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High school students in EC offered citrus qualification

Home Agriculture High school students in EC offered citrus qualification

WITH the new school year underway, the Citrus Growers’ Association of Southern Africa (CGA) can announce that high schools across South Africa are this year offering a qualification in citrus production. Over 450 learners at 16 schools will be enrolled in the Citrus Secondary programme in 2024.

Pioneered by the Citrus Academy, a subsidiary of the CGA, the Citrus Secondary programme provides an opportunity for learners to achieve a recognised plant production qualification while at school. It is offered by schools in citrus-producing regions. Sixteen schools will implement the programme – in Bonnievale and Riversdal in the Western Cape; Patensie, Kirkwood and Fort Beaufort in the Eastern Cape; Umzimkulu in KwaZulu-Natal; Kakamas in the Northern Cape; and Hoedspruit, N’wamitwa and Tzaneen in the Limpopo province.

This educational opportunity is facilitated over two years and is aimed at Grade 10 and 11 learners. The modules are timed to coincide with the citrus production cycle. Learners are introduced to topics such as enterprise planning, irrigation, financial management, pest management and plant manipulation. The programme is fully curriculum-aligned and can be used as part of the school subject Agricultural Management Practices, or it can be implemented as an extramural activity through which learners can attain a valuable qualification.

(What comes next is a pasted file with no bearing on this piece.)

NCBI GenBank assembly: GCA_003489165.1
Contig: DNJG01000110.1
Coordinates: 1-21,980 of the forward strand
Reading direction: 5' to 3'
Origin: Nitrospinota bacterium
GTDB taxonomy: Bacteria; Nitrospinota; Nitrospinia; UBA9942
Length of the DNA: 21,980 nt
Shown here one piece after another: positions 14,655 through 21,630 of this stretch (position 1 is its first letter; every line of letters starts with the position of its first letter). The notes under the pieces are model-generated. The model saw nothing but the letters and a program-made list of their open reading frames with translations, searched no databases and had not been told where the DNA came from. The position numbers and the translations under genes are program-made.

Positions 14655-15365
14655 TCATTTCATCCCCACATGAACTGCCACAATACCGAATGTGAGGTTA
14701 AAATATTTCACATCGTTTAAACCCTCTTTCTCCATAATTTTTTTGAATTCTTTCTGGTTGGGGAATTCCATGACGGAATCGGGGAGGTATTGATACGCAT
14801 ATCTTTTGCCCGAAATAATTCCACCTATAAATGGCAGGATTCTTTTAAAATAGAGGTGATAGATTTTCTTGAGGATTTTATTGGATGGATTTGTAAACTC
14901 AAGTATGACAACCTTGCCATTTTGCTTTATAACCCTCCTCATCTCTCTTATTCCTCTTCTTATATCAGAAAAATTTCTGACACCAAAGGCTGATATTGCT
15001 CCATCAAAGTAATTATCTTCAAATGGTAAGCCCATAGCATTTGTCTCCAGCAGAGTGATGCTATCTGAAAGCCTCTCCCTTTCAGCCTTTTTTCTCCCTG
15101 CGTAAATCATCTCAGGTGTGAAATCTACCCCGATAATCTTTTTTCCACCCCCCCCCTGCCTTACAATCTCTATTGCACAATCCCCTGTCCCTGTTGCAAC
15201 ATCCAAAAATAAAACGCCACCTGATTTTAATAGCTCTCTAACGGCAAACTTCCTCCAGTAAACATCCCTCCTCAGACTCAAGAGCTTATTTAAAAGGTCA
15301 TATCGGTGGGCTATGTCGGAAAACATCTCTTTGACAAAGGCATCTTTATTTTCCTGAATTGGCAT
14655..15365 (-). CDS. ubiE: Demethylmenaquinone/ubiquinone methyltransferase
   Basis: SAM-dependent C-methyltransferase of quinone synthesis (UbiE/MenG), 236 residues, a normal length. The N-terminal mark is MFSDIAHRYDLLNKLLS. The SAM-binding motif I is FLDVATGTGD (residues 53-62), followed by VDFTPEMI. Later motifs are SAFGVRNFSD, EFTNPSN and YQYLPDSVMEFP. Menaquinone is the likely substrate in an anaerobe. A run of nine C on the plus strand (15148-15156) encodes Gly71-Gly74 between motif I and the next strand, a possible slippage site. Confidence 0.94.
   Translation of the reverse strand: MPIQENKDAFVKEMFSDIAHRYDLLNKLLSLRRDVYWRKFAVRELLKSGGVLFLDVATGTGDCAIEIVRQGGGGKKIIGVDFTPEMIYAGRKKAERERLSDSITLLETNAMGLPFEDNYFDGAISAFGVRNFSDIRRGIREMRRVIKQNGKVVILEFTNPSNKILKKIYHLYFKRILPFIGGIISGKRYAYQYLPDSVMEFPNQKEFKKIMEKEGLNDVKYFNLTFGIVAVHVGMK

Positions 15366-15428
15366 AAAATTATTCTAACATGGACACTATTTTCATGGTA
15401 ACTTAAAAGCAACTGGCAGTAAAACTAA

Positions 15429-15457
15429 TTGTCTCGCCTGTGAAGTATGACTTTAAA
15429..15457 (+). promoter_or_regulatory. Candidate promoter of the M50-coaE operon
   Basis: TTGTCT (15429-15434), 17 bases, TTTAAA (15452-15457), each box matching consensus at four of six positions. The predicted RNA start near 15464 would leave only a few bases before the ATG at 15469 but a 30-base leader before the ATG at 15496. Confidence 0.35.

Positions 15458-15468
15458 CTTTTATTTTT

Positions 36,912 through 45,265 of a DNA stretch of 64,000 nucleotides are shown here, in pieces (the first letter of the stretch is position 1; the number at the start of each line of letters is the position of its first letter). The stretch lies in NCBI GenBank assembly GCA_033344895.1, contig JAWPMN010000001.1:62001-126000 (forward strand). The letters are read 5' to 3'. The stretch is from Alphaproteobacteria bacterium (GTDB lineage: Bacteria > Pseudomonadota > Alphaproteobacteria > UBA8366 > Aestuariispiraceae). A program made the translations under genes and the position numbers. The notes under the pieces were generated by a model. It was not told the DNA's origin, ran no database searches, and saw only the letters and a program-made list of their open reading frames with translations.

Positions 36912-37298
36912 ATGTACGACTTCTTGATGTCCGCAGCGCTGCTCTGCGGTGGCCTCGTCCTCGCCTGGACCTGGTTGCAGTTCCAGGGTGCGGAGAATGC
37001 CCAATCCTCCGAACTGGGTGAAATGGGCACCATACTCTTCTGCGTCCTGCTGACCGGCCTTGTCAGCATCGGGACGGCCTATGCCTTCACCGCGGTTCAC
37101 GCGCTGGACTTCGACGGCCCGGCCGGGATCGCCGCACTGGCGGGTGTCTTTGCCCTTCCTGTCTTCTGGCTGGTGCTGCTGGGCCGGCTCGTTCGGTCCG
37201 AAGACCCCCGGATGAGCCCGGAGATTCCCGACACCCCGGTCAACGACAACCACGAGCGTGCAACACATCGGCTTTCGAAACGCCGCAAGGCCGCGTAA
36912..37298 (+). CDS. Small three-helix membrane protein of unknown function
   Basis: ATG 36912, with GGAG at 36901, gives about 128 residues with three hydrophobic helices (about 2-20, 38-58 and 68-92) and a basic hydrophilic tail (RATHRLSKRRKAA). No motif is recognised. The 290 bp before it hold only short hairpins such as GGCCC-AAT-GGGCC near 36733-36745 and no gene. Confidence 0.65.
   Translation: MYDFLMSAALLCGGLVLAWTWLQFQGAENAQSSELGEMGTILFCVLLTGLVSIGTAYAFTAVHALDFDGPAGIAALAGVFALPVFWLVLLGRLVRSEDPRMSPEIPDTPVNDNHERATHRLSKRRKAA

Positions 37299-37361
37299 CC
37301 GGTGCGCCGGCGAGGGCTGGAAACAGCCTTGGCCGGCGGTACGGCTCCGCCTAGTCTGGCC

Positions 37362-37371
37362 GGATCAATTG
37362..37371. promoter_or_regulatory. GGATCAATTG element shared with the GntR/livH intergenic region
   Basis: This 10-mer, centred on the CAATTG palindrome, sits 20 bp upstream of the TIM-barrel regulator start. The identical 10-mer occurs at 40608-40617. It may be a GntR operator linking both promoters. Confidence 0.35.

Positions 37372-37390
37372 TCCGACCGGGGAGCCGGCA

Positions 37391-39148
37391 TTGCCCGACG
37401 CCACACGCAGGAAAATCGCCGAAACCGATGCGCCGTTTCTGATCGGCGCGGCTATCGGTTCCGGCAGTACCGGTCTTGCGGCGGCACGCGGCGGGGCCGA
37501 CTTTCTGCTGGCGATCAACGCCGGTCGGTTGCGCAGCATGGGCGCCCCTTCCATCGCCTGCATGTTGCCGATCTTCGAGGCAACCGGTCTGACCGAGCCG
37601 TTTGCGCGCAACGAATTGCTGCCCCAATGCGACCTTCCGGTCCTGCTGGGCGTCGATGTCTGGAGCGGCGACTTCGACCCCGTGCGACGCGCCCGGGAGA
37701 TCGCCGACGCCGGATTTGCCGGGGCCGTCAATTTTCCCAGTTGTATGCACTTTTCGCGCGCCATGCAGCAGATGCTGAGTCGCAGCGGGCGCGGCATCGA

Jacomien de Klerk, general manager of the Citrus Academy, explains further: “It opens a path into an industry that can offer so many opportunities. It addresses a challenge that many school-leavers unfortunately face: having few marketable skills while not having access to tertiary education.” She also says Citrus Secondary supports its goals to continue the transformation of the citrus industry and create a whole new, passionate generation of entrants into the sector.

Last year the programme was piloted in two schools in the Sunday’s River Valley, as well as one in Humansdorp. “We’ve learned so much about how to make the programme work practically during the pilot phase, but what we really found out was that there is an immense interest in and need for this type of qualification. In one school, registrations doubled as things progressed,” says Theo Bezuidenhout, a community development coordinator from the Sundays River Valley Collaborative, a non-profit company. “This is about recalibrating the current education system, working with the local community and local government so that the system can have a systemic effect on things like employment prospects.”

The CGA’s Citrus Academy will provide the programme’s content, assessment and administration, utilising the Academy’s e-learning platform. Through it, learners can also access supporting information, videos and sound clips, and engage with interactive material.

The citrus industry in South Africa exported 165.1 million (15kg) cartons for delivery to global markets in 2023. It sustains 140,000 livelihoods on farm level and brings in over R30 billion a year in export revenue. Projections indicate the industry can grow with a further 100,000 jobs in the next eight years if all role-players work together to secure increased market access and improved export logistics.

The Citrus Secondary programme has the potential to make a significant contribution to growing local skills pools to meet the demand for skilled workers, the CGA said.

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